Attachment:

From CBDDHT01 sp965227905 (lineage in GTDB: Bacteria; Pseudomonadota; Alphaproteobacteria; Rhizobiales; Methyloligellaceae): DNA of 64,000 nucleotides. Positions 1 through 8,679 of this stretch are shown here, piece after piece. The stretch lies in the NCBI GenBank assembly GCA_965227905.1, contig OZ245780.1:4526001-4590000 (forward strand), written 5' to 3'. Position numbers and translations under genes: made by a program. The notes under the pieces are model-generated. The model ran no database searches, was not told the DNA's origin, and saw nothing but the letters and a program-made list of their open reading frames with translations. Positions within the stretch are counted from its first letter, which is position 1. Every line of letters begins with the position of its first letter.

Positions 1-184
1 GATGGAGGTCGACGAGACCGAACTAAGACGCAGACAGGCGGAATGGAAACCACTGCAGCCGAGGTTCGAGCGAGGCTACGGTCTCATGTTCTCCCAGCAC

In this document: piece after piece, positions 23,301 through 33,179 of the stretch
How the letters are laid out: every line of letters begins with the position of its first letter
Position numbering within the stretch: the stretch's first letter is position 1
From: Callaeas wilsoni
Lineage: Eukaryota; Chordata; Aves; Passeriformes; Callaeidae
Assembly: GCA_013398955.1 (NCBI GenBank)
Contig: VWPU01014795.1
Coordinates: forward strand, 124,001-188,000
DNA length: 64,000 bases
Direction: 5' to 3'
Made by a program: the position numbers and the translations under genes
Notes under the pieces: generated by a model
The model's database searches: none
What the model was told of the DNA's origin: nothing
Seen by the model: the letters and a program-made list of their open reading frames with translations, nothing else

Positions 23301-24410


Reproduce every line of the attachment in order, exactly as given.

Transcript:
From CBDDHT01 sp965227905 (lineage in GTDB: Bacteria; Pseudomonadota; Alphaproteobacteria; Rhizobiales; Methyloligellaceae): DNA of 64,000 nucleotides. Positions 1 through 8,679 of this stretch are shown here, piece after piece. The stretch lies in the NCBI GenBank assembly GCA_965227905.1, contig OZ245780.1:4526001-4590000 (forward strand), written 5' to 3'. Position numbers and translations under genes: made by a program. The notes under the pieces are model-generated. The model ran no database searches, was not told the DNA's origin, and saw nothing but the letters and a program-made list of their open reading frames with translations. Positions within the stretch are counted from its first letter, which is position 1. Every line of letters begins with the position of its first letter.

Positions 1-184
1 GATGGAGGTCGACGAGACCGAACTAAGACGCAGACAGGCGGAATGGAAACCACTGCAGCCGAGGTTCGAGCGAGGCTACGGTCTCATGTTCTCCCAGCAC

In this document: piece after piece, positions 23,301 through 33,179 of the stretch
How the letters are laid out: every line of letters begins with the position of its first letter
Position numbering within the stretch: the stretch's first letter is position 1
From: Callaeas wilsoni
Lineage: Eukaryota; Chordata; Aves; Passeriformes; Callaeidae
Assembly: GCA_013398955.1 (NCBI GenBank)
Contig: VWPU01014795.1
Coordinates: forward strand, 124,001-188,000
DNA length: 64,000 bases
Direction: 5' to 3'
Made by a program: the position numbers and the translations under genes
Notes under the pieces: generated by a model
The model's database searches: none
What the model was told of the DNA's origin: nothing
Seen by the model: the letters and a program-made list of their open reading frames with translations, nothing else

Positions 23301-24410